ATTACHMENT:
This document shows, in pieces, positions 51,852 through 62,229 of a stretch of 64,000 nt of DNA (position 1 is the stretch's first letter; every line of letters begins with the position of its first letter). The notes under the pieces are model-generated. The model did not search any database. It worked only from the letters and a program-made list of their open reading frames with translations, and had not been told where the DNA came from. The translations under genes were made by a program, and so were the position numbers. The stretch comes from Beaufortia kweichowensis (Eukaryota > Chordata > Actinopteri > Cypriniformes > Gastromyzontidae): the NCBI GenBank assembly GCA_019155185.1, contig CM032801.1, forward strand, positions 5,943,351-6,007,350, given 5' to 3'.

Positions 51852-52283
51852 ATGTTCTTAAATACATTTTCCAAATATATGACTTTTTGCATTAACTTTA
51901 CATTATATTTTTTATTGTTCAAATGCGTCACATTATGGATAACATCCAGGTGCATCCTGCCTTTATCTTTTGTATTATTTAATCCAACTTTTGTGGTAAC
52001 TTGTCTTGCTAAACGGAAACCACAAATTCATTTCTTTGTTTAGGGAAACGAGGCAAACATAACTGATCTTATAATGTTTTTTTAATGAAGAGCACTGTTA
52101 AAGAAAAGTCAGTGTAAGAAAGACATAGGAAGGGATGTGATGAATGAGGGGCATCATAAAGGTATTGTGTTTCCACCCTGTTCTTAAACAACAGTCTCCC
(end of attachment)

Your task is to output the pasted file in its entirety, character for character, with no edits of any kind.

This document shows, in pieces, positions 51,852 through 62,229 of a stretch of 64,000 nt of DNA (position 1 is the stretch's first letter; every line of letters begins with the position of its first letter). The notes under the pieces are model-generated. The model did not search any database. It worked only from the letters and a program-made list of their open reading frames with translations, and had not been told where the DNA came from. The translations under genes were made by a program, and so were the position numbers. The stretch comes from Beaufortia kweichowensis (Eukaryota > Chordata > Actinopteri > Cypriniformes > Gastromyzontidae): the NCBI GenBank assembly GCA_019155185.1, contig CM032801.1, forward strand, positions 5,943,351-6,007,350, given 5' to 3'.

Positions 51852-52283
51852 ATGTTCTTAAATACATTTTCCAAATATATGACTTTTTGCATTAACTTTA
51901 CATTATATTTTTTATTGTTCAAATGCGTCACATTATGGATAACATCCAGGTGCATCCTGCCTTTATCTTTTGTATTATTTAATCCAACTTTTGTGGTAAC
52001 TTGTCTTGCTAAACGGAAACCACAAATTCATTTCTTTGTTTAGGGAAACGAGGCAAACATAACTGATCTTATAATGTTTTTTTAATGAAGAGCACTGTTA
52101 AAGAAAAGTCAGTGTAAGAAAGACATAGGAAGGGATGTGATGAATGAGGGGCATCATAAAGGTATTGTGTTTCCACCCTGTTCTTAAACAACAGTCTCCC